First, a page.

The South has figures like Bishop Kirion who have worked tirelessly to reveal and strengthen Southern culture: Frank Owsley, Mel Bradford, Richard Weaver, Cleanth Brooks, Donald Davidson, and others. This connection makes what Bishop Kirion accomplished for Georgian independence all the more relevant for us here in Dixie.
Having along with others demonstrated the uniqueness of the Georgian culture, and her freedom in the past in governing her religious life, Bishop Kirion made a bold declaration to restore Georgia’s ancient prerogatives. But his actions resulted in a bitter defeat:
Like the South, Georgia’s first attempt at restoring her old freedoms was repulsed quite harshly. But that did not stop Bishop Kirion and his allies, nor should it stop the South. And their persistence, with God’s help, would eventually bring about the desired end:
The address of Bishop Kirion at his enthronement as Patriarch has the ring of Southern tenderness to it:
The significance of Georgia regaining her religious independence now becomes manifest: It was the step that made political independence possible –
Religious separation of Southern Christians from their Northern cousins (the formation of the Southern Baptists, Southern Methodists, etc.) likewise preceded the first political Southern secession.
And yet, for all the joy in Georgia over her newly regained freedom, dark times loomed just beyond the horizon, brought about by the same sort of communist revolutionaries with whom the Southern people are now squaring off against:
Dixie must likewise be ready to face deadly threats of this kind, if God willing, we also regain a measure of independence.
Nevertheless, the story of Patriarch Kirion and Georgia has a happy ending. After the fall of the Soviet Union, Georgian religious and political independence was recovered once again, and
If the South would achieve what Georgia has, the steps to doing so are given to us in the foregoing:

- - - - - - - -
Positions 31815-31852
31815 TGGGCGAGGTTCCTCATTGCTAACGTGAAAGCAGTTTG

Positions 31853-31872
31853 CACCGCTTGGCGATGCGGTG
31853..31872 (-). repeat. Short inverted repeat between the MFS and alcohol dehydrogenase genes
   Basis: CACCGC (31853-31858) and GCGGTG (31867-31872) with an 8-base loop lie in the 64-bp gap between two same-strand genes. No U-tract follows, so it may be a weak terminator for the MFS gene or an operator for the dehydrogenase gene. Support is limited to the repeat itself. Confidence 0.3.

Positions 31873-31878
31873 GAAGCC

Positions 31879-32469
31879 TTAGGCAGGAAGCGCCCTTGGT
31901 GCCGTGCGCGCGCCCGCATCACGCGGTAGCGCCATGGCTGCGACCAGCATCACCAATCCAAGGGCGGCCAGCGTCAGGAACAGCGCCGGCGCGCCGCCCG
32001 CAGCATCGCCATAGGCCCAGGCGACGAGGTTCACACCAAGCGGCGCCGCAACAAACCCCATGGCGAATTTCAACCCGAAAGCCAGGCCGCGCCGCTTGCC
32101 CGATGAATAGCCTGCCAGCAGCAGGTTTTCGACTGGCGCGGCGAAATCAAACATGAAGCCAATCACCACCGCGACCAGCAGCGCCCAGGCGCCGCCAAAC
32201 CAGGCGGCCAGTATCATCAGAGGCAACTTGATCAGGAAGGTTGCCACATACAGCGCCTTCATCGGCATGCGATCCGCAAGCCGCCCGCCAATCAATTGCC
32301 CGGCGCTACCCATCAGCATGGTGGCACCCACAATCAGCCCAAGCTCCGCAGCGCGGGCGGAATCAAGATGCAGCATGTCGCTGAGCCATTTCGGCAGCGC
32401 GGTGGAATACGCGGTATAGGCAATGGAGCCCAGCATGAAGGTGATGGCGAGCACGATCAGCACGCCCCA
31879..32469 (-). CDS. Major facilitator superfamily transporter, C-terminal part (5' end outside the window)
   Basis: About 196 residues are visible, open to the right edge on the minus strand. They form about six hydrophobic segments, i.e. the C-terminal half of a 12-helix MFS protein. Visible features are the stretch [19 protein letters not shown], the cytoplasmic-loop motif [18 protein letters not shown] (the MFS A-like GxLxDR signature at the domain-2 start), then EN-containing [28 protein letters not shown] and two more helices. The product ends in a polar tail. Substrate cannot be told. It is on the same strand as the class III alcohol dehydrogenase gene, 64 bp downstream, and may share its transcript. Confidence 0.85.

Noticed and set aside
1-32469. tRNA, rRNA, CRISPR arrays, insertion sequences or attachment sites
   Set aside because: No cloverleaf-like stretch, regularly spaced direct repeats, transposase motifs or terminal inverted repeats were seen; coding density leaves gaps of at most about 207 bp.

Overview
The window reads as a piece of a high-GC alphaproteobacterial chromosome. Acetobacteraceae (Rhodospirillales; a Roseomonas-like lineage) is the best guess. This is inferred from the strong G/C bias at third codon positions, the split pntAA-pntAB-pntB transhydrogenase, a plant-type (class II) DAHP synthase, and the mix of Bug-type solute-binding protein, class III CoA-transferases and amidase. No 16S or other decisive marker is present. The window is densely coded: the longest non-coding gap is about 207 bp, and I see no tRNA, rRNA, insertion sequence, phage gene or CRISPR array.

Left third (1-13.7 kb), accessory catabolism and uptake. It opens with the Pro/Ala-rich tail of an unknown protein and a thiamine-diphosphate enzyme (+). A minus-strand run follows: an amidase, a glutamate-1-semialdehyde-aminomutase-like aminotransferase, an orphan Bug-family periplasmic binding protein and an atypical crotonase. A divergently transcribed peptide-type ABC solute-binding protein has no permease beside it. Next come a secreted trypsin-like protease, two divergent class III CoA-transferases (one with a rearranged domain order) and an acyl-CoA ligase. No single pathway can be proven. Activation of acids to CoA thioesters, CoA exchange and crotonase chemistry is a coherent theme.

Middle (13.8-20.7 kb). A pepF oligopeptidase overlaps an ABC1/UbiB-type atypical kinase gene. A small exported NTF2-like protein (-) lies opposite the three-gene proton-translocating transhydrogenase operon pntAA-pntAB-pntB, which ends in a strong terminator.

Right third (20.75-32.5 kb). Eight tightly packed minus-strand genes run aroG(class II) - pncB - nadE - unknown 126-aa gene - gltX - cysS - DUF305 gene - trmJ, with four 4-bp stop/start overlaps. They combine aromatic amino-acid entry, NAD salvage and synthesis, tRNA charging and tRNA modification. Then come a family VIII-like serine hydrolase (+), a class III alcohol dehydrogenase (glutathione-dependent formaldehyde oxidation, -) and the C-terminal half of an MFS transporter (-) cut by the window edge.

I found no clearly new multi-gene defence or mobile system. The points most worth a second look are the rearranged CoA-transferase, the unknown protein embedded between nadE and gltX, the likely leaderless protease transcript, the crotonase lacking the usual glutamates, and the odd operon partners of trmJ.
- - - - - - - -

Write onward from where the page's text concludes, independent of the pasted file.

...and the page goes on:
-First is the recovery of Dixie’s cultural patrimony and its reintegration into our lives to the extent possible. Those we mentioned above – Owsley, Weaver, et al. – have done much of the hard work in this field for us.
-Second is the establishment of a unified Church in the South, unique in some way (or ways) that sets it apart from congregations in the sister States. For this we will need figures like Rev James Henley Thornwell, Sts Kirion and Ilya, and others of their kind. But they will only appear after we have climbed the first step.
-With those two accomplished, the ground will then be quite ready for the third and final step, political independence.
The accomplishment of all three would be pleasant indeed, but there is a hierarchy of value at work here. Of the three goals, the first two are far more valuable than the third, and the second the most valuable of all (‘What can a man give in exchange for his soul?’, asks the Lord Jesus). If we can obtain the first two but not the third, let us rejoice in that.
But the Lover of mankind also says that if we ask, we shall receive. What the gift will look like in the end, we do not know; only let us not grow weary in asking that we, like Georgia, may attain all three goals from the hand of the Merciful God, Who is well able to grant the boon, as we prepare ourselves for the work that we must undertake in cooperation with Him in this great endeavor.
Note: All quotations are taken from this source:
Walt Garlington is a chemical engineer turned writer (and, when able, a planter). He makes his home in Louisiana and is editor of the 'Confiteri: A Southern Perspective' web site.